Red Room Blog
6th September 2017
"We could learn a lot from the diversity of these magical places." - Carissa Lee reflects on New Shoots
By Carissa Lee
for it’s only natural that forever reaching could make one grow weary.
Perhaps instead of dreaming of lands from before,
you long for flight, or reaching unreachable things.
With age, height and absolute majesty, you have grown to love
the world moving as periphery, while you aim for sky.
~ from 'Arms of a friend' by Carissa Lee Godwin
Carissa Lee Godwin featured in New Shoots: A Garden of Poems in the Royal Botanic Gardens Victoria. The launch tour followed poems 'planted' in the gardens, an installation of 'poetic pathways' which will remain indefinitely.
My name is Carissa.
I’m a Wemba Wemba and English woman. I was born in Swan Hill, a lovely little river town, which I think could be the reason I’m drawn to bodies of water live with animals.
In Indigenous culture, there is this idea of belonging. It’s a longing that we all experience, because of our connection to country, and some feel this more than others after years of being displaced because of the Assimilation Policy. This concept of belonging is this beautiful knowledge that we belong somewhere. It could be with certain people, it could be with mob, it could be in a certain kind of place, or a specific place. And these things can change, too. It’s this feeling that we feel in our soul, body, whatever you believe, that this is where we’re meant to be.
This is why I felt compelled to write about this beautiful old tree, the Monterey Cypress, because although he’s from another country, I’d like to think that he’s found a home by the body of water where he resides, with chatty birds, and no doubt a plethora of possums during night time. Not to mention his other multicultural friends, in the plantlife that the botanic gardens has also planted alongside him. We could learn a lot from the diversity of these magical places.
One the amazing things about gardens such as these, is that it gives us an opportunity to meet an assorted range of plant life that we might not otherwise have the opportunity to, in our busy lives. I believe wholeheartedly that when we have a connection to these flowers, trees, shrubs, whether it be through their beauty, an olfactory attachment, or just a slight sense of comfort, that there is a sense of belonging with them. Perhaps it’s an indication of a place we should go, or a time previously forgotten, but there is a connection to country for some, and when you feel it, you finally know where you belong.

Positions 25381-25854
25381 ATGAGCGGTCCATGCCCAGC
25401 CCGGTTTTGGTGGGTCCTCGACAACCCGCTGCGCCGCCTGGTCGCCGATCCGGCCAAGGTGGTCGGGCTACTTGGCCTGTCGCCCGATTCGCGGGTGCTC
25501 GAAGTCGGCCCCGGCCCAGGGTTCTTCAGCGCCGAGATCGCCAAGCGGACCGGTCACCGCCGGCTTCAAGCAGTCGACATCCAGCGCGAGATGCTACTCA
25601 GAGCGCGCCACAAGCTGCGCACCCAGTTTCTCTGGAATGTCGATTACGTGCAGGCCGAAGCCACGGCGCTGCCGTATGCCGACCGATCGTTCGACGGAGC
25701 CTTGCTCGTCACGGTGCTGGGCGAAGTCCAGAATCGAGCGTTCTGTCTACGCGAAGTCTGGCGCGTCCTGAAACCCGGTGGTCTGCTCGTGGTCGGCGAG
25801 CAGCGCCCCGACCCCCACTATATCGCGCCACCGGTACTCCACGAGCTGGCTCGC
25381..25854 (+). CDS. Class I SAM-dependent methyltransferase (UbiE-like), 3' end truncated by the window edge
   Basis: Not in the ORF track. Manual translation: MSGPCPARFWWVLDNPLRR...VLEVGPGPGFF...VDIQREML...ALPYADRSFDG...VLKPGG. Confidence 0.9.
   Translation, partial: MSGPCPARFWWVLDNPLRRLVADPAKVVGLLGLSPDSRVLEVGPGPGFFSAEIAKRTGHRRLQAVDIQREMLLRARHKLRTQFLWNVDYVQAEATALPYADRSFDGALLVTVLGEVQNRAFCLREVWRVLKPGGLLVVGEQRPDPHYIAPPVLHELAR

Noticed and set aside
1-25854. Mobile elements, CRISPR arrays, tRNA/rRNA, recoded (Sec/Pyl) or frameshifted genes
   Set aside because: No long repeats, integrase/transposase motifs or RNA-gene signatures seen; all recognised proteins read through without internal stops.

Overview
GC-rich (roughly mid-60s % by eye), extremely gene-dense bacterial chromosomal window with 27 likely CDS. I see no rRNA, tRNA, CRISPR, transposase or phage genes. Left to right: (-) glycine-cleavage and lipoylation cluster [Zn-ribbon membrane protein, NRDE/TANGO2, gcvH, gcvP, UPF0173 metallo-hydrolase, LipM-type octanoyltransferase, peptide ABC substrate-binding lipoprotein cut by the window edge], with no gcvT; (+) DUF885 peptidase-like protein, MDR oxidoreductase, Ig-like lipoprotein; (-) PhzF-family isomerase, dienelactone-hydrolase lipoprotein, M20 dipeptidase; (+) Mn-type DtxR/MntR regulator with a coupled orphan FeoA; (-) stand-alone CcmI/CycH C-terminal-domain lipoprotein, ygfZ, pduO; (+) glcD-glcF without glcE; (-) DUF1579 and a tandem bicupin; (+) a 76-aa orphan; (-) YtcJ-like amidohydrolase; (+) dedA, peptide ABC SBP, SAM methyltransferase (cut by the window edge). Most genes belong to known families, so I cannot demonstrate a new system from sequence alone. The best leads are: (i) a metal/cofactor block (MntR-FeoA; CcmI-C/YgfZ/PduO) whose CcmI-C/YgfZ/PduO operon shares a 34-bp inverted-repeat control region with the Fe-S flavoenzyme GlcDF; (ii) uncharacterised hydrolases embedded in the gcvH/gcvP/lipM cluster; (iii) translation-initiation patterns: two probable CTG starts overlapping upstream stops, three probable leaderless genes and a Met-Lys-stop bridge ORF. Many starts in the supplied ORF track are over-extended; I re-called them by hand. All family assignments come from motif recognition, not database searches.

When Tamryn from Red Room Poetry invited me to be a part of this beautiful event, where we would be giving voice to these living beings, it was such an honour, and I will forever be thankful to be given the chance to stop and listen to the environment around me, as I’ve not done before. Together Red Room Poetry and Australian Poetry have created a wonderful occasion where those of us who have felt a strong connection to land and place, have been given the opportunity to share that with generous like-minded audience members. The Royal Botanical Gardens was the perfect place for this, as not only is there a multitude of plants to work from, but there is a love and empathy for these living beings found evident in the curation of the plants, the care in which we were introduced to them, and the honouring of these precious specimens through this event and the accompanying words we were blessed to offer them.
Many thanks to the amazing collaborators at Red Room Poetry, Australian Poetry, and The Royal Botanical Gardens for this gift. Particularly with wonderful guides like Caroline from the Royal Botanic Gardens to light up with an unabashed love, when they speak of these plant friends. Not to mention the generous patrons like the ones we were so lucky to meet and read to at the launch event.
Carissa is a Wemba-Wemba actor, writer and academic. Since concluding her role as the ATSI Writers Program Coordinator at the SA Writers Centre, Carissa has become more established as a freelance writer with Book Riot and a Research Associate at the University of Melbourne.... read more »